Some designers are playing with contemporary prints as well. "I've done a lot of saris with animal prints combined with lace work," says fashion designer Cherie Khemka.
Men, strike a pose
i. "Men are experimenting with fashion and colours," says designer Krishna Mehta. The colour palate has shifted from conventional to contemporary. Earlier, choices of colours for men were limited to white, maroon and black. Now, orange, red, sky blue, navy blue and rust are in.
ii. The long, embroidered kurta with traditional bottoms is still perfect for Diwali. As is the flowing Pathani suit or the sherwani. A more contemporary choice is the short kurti, a cross between a kurta and shirt. The kurti has the band collar (similar to a Chinese collar) and is the length of a normal shirt. Kurtas/ short kurtis can with worn with Aligarh pants or a churidar. Or you could pair them with jeans for a semi-formal look.
iii. The festive male ensemble is made with flowing fabrics like silk or blended silk and cotton. Kurtas are embroidered with coloured threads and other embellishments like metallic coins, etc. The ensembles are made with block prints and surface textured fabric (which have a self-design).
iv. The male outfit's silhouette has also got a makeover. Earlier, kurtas were a straight fit. Now, a wider range of silhouettes is available -- open V-necks or Engrakha (slit sides with strings to hold it together), overlapping fronts, scooped up neck, etc.
Accessories for men
Embroidered belts, big ceramic beads in solid colours studded over a belt or waist bands go well with a kurta. Wear a solid coloured, crush chunari around the neck.
Jhootis or mojris look great with traditional ensembles. Depending on your outfit, you could also opt for Western closed shoes or sandals.
Formal wear for women
i. The traditional, heavily embroidered sari is still popular for the Diwali puja and evening dinner.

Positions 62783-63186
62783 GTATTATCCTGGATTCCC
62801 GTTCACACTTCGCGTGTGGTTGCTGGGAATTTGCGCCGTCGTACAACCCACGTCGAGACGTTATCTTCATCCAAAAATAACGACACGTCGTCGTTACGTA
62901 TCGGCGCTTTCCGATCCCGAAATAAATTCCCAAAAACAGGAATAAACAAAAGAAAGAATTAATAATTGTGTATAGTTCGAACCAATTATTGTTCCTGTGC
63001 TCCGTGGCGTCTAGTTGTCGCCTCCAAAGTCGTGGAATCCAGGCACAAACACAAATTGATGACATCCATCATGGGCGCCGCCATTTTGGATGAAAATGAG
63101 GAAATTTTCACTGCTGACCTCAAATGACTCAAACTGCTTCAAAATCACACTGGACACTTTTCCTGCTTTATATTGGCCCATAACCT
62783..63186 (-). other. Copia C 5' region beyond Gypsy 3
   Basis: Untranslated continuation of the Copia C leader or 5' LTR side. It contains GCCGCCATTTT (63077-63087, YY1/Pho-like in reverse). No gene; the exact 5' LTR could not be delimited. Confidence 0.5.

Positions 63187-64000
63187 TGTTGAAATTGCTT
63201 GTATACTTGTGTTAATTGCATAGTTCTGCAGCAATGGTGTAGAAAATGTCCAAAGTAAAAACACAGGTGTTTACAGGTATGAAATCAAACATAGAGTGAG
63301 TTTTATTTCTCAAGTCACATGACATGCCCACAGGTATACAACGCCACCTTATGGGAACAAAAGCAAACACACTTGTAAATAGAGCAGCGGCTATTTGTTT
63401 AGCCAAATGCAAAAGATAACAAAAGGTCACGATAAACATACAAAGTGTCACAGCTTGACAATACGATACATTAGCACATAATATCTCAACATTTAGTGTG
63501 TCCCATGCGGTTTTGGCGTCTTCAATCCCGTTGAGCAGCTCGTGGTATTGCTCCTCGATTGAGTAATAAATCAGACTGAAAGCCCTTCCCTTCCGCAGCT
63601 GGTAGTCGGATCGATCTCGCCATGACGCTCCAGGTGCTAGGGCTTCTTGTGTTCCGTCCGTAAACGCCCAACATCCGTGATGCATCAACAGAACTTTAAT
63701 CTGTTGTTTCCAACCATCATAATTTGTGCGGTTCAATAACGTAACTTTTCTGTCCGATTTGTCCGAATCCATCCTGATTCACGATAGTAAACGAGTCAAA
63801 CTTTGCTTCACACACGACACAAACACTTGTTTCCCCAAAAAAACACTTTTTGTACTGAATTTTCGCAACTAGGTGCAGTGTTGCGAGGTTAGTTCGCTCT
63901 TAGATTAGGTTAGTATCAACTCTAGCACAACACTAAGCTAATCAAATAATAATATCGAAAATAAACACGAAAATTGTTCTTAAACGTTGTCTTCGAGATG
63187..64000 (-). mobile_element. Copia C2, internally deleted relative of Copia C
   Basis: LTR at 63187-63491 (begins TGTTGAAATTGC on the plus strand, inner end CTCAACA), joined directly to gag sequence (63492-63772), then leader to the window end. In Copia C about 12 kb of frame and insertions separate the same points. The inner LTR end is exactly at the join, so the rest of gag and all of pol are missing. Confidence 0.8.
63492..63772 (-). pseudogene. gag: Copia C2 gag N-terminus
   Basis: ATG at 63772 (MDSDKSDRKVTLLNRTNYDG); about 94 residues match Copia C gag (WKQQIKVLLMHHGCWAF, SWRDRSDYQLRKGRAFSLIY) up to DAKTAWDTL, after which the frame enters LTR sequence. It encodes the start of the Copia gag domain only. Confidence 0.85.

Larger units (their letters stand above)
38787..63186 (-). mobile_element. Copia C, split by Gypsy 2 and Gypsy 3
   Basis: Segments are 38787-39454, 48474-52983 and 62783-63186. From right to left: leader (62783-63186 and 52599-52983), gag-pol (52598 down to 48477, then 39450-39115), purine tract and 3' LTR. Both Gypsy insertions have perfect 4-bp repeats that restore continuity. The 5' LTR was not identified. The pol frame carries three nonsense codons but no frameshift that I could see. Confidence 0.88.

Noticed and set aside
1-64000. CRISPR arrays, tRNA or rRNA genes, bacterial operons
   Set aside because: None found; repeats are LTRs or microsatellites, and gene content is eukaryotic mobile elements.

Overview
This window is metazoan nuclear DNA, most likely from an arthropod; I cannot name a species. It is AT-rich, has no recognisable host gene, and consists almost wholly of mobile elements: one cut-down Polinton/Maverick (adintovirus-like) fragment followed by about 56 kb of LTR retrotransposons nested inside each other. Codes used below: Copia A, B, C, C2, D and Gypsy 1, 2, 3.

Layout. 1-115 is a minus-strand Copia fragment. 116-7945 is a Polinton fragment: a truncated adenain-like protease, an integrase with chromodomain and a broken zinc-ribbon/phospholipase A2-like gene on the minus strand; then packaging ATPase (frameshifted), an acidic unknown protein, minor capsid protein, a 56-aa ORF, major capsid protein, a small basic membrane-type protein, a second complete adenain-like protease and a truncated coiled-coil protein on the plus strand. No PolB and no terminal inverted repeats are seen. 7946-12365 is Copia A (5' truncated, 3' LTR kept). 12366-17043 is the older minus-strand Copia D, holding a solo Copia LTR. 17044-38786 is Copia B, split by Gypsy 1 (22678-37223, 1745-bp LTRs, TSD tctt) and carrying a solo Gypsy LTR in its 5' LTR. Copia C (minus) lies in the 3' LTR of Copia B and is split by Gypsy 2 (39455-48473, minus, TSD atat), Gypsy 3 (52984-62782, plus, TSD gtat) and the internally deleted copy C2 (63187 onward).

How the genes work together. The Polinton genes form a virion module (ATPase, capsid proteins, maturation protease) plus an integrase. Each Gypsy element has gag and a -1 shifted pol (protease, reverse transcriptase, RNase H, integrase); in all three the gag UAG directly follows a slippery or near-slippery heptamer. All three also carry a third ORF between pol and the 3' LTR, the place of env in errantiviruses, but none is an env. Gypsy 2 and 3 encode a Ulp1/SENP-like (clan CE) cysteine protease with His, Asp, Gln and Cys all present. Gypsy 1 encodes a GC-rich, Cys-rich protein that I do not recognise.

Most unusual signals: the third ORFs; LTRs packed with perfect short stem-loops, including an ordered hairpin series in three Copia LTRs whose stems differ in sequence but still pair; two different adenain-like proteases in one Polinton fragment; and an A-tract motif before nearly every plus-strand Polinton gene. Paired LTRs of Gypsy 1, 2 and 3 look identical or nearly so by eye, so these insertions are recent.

ii. Another choice is the contemporary take on the sari -- cocktail saris made of very thin fabric like chiffon, georgette or even synthetic flowing material that cling to and accentuate your figure.
iii. Salwar kameezes and churidar kurtas are other great options. The Patiala fit continues to remain popular. The kurta should be about knee-length or longer and well fitted on the waist.
iv. The short kurti or kaftans are also good options. Club these with harem pants, with added narrowed bands at the bottom.
~ Pairing the short kurti or kaftan with asymmetrical skirts, layered skirts, bias cut skirt, etc, is a great fusion look.
~ The long kurta or tunic can be paired with denim jeans or linen trousers.
~ Bejewelled t-shirts or backless tops with skirts is another cool match.
~ Pair bias cut skirts with spaghetti shrugs (short jacket that reach just below the bust line).
~ The butterfly skirt is a many layered skirt made with thin material like chiffon or georgette. Wear it with a fitting embroidered top or kurti.
Accessories for women
i. Accessories are essential, but the key is not to overdo it.
ii. Chandelier earrings are in. But if you think they have been overplayed, go for long, slim earrings with a drop or two at the end, made of crystal. "Jewellery has a lot of colour this season. Crystal is great," says Archana Kochchar.
iii. Try diamonds or stones with a sheen of colour like topaz, aqua marine, amethyst, crystals, etc.
iv. You can accessories with embroidered handbags and embroidered belts or waistbands.
v. Footwear like mojris add to the traditional getup. You can also opt for wedge heels or metallic coloured heels like bronze and grey or stilettos.